Stainless steel is an iron-based alloy with elevated chromium content. In accordance with international standards steel is classified as “stainless steel” if its chemical composition has a minimum chromium content of 10.5%. Stainless steel, which is often also alloyed with further elements such as nickel and molybdenum, is a well-established material allowing a wide range of end uses, especially if superior corrosion resistance and aesthetic demands are in focus.
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One fundamental characteristic of stainless steel is described by means of corrosion resistance in aggressive environments. The presence of the alloying element chromium ensures the formation of a chromium-rich layer, the passive layer. This film is insoluble, compact and protects the material against corrosive atmospheres.
Its passivation occurs naturally and spontaneously in an oxidizing atmosphere when exposed to air or in an aqueous solution. If the stainless steel surface gets scratched or damaged mechanically in other ways the passive layer forms spontaneously again, ensuring the protection against corrosive media is restored immediately. The passive layer is extremely thin and transparent. It gives stainless steel its typical grey-silver metal finish. Other surface finishes are also common, e.g. the mirror-like “bright annealed” finish or ground and brushed finishes for decorative applications.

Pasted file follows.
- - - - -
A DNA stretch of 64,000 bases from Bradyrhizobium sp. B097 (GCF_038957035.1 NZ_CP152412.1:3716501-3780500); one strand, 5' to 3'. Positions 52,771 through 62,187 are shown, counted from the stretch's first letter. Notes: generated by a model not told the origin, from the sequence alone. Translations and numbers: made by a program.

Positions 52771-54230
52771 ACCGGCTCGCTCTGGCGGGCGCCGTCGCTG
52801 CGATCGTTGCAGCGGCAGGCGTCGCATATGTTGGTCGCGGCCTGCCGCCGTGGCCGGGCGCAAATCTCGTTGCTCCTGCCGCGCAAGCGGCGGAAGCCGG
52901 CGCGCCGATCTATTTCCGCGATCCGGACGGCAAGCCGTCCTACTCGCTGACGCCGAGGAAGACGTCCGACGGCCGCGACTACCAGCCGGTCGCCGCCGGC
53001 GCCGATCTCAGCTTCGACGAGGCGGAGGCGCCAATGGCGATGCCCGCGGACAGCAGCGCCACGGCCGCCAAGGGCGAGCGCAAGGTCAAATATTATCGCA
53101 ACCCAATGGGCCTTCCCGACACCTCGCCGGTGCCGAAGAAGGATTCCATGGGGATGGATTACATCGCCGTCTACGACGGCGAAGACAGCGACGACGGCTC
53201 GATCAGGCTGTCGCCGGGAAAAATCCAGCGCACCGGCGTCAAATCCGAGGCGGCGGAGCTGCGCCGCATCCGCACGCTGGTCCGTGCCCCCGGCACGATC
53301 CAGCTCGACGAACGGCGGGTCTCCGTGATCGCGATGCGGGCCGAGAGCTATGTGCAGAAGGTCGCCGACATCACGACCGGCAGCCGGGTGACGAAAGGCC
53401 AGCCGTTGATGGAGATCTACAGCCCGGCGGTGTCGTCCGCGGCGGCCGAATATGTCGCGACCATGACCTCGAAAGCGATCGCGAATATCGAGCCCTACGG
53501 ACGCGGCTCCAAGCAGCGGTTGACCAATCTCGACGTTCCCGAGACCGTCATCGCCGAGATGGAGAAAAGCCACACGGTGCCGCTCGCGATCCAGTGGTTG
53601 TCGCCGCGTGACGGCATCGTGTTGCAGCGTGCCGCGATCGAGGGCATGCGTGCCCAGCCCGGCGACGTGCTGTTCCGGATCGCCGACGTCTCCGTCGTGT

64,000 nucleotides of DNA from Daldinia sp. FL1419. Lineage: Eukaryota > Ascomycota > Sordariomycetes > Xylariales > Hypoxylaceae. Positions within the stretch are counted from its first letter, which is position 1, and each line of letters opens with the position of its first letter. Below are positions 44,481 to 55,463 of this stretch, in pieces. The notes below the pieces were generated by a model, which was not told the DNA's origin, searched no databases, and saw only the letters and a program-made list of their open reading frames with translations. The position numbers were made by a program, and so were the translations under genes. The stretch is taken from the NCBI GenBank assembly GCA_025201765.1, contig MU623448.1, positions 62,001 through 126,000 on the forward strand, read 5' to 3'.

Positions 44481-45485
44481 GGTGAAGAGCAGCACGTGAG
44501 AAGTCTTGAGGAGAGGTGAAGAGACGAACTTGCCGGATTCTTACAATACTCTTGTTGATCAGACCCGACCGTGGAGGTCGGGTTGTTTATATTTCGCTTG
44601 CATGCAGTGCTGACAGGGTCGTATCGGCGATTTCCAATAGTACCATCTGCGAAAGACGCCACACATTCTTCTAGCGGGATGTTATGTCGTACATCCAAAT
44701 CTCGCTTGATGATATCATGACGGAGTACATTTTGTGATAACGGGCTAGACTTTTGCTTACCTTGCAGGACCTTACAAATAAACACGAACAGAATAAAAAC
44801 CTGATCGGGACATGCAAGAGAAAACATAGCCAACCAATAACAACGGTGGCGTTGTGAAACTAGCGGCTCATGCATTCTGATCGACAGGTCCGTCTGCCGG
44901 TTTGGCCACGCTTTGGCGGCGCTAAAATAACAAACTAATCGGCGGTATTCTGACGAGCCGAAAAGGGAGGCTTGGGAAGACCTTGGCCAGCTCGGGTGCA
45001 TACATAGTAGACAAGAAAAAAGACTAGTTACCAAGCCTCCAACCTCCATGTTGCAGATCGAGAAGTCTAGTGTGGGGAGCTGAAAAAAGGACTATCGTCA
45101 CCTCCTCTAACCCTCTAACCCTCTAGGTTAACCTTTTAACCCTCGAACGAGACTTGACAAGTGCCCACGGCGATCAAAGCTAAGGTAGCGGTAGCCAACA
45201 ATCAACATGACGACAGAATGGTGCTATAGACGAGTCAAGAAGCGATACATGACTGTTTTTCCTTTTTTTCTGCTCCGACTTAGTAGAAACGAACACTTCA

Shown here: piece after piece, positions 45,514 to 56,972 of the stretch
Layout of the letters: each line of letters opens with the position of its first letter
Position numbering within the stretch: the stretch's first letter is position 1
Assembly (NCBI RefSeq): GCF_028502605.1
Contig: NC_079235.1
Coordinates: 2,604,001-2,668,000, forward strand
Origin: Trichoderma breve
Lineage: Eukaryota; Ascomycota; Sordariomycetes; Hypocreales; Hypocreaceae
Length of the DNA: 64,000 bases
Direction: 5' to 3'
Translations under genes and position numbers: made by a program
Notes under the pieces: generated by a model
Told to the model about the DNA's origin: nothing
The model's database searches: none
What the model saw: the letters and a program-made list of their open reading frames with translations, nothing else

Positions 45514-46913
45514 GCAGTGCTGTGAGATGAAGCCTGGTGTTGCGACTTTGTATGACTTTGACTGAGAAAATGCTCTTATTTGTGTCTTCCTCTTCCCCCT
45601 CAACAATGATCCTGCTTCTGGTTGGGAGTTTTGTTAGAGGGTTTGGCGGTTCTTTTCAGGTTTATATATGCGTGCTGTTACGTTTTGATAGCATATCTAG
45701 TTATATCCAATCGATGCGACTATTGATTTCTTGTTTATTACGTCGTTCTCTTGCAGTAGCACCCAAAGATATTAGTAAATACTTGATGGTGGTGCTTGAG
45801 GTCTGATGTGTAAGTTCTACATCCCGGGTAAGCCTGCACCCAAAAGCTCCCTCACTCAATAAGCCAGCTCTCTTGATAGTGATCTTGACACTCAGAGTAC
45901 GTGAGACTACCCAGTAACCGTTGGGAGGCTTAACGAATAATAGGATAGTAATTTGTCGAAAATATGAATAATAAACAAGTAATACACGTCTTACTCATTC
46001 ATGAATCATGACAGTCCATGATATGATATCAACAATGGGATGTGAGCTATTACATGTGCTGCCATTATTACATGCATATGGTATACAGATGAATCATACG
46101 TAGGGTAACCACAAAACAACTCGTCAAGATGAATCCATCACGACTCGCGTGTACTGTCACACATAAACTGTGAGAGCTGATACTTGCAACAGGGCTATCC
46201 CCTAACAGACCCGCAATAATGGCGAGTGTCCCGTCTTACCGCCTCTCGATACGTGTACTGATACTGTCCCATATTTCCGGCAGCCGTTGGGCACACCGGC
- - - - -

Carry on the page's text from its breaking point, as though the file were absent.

The presence of chromium also ensures resistance against harmful localized forms of corrosion such as pitting and crevice corrosion while the presence of the alloying element molybdenum in combination with chromium delivers even better results. Stainless steel is an extraordinary material with numerous applications today and more to come in the future. Growth in its consumption is higher than for most other materials used. Stainless steel is 100% recyclable (production is always based on scrap and not on iron ore), hygienic, durable and accompanies us in all phases of our daily lives.